Your local Planet Fitness might rack up significantly more members if it advertised workouts that could be done in pajamas. After all, that strategy has worked brilliantly for the San Francisco–based Lumosity. Admittedly, the company’s focus isn’t exactly pumping iron: Lumosity bills its services as providing a fitness center for the brain, complete with daily exercises and a “personal trainer” algorithm that adjusts to meet each member’s goals.
Over 50 million people currently train with Lumosity, paying up to $14.95 per month for the privilege of accessing the company’s array of brain games. Each activity claims to focus on one of five mental skills, including attention, flexibility and problem solving. In “Waiter,” for example, the player must recall the names and orders of a string of animated customers to earn larger tips. After playing a few rounds of the game, I found myself remembering that the man in the tacky tracksuit was named Charles, while the smartly dressed brunette was Elizabeth. But do these improvements carry over from earning virtual coin to navigating the real world?
According to a recent meta-analysis (a study of other studies) conducted by University of Oslo education researcher Monica Melby-Lervåg, winning “Waiter” may only make someone better at winning “Waiter.” Study participants who played working memory games did show short-term improvements in this skill, but their abilities to recall words and visuals returned nearly to baseline levels after the training regimen. Additionally, the games had no effect on other cognitive skills, such as basic math and focus. Studies of popular products such as “Dr. Kawashima’s Brain Training,” a game for the Nintendo DS handheld console, have also shown little evidence for “functional impacts.”
As might be expected, Lumosity’s in-house research team, the Human Cognition Project, has reported more positive results. In a 2011 study by Lumos Labs, adults who completed a daily 20 minutes of training for five weeks showed significant improvements in performance on working memory and visual attention tasks they had not previously faced. But some independent researchers have also found promise in the use of video games for enhancing mental fortitude. For example, a Nature paper by scientists at the University of California, San Francisco, determined that a game called “Neuroracer” could boost multitasking ability, as well as a suite of untargeted brain functions. Impressively, these effects were strong in players aged 60 to 85, a demographic that Lumosity had previously identified as benefiting comparatively little from brain training.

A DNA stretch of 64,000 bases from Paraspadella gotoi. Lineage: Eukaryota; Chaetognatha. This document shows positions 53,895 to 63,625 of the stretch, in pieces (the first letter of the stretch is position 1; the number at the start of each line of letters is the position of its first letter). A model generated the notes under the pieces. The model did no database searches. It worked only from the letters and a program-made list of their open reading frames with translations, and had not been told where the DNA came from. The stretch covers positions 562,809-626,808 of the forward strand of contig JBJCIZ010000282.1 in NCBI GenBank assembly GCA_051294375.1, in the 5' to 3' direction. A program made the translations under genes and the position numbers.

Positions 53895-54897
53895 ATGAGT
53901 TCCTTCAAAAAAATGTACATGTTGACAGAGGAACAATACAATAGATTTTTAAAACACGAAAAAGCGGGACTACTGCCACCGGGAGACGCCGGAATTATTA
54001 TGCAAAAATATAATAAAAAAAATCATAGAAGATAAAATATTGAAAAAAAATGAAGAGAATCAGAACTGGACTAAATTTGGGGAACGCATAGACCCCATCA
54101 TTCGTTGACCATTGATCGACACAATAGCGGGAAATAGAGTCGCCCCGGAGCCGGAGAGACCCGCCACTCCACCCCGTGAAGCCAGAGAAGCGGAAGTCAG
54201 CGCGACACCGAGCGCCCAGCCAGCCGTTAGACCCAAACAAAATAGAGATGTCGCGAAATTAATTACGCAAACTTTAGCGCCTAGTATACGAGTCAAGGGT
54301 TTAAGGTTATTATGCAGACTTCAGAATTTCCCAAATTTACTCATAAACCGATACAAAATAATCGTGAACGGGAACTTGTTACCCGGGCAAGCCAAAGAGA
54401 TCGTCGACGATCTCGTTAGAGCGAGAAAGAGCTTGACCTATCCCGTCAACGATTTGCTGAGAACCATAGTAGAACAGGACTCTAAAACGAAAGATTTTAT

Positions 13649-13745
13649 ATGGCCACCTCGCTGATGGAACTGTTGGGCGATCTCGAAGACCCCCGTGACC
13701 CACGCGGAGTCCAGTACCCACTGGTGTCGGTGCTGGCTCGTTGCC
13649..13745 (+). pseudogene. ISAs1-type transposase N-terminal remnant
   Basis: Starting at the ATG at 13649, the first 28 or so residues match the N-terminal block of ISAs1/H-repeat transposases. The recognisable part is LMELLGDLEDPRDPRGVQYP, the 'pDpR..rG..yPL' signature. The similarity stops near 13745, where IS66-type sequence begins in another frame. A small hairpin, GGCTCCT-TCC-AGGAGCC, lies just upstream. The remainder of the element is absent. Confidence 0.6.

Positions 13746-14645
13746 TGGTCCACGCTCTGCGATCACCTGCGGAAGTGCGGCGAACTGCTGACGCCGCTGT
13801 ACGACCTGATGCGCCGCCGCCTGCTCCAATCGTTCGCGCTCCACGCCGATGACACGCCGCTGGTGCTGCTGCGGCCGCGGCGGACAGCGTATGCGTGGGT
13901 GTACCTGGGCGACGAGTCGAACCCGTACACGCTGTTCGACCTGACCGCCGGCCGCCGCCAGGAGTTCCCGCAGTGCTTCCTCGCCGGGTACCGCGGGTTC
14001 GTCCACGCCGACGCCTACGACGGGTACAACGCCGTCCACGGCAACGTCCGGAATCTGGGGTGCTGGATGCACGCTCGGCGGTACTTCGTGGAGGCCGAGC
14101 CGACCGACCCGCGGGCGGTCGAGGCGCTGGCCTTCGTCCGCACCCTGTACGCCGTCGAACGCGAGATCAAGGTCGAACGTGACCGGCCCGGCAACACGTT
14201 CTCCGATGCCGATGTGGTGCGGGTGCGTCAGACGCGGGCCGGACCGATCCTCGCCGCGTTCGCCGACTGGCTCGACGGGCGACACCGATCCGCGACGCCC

In the words of Dr. Murali Doraiswamy, director of the neurocognitive disorders program at the Duke Institute for Brain Sciences, this kind of easy and effective intervention for older people represents a “holy grail” for neuroscientists. Mental diseases of the elderly such as Alzheimer’s have proven notoriously difficult to treat, and the prevalence of American patients with this condition is predicted to reach 13.8 million by 2050. Dr. Doraiswamy warns that the hype surrounding brain training products goes “beyond the data,” saying that the programs “need large national studies before you can conclude that [they’re] ready for prime time.” But although the scientific results to date have been mixed, the potential of games to improve the lives of the elderly (and beef up the brains of the rest of us) is certainly worth exploring.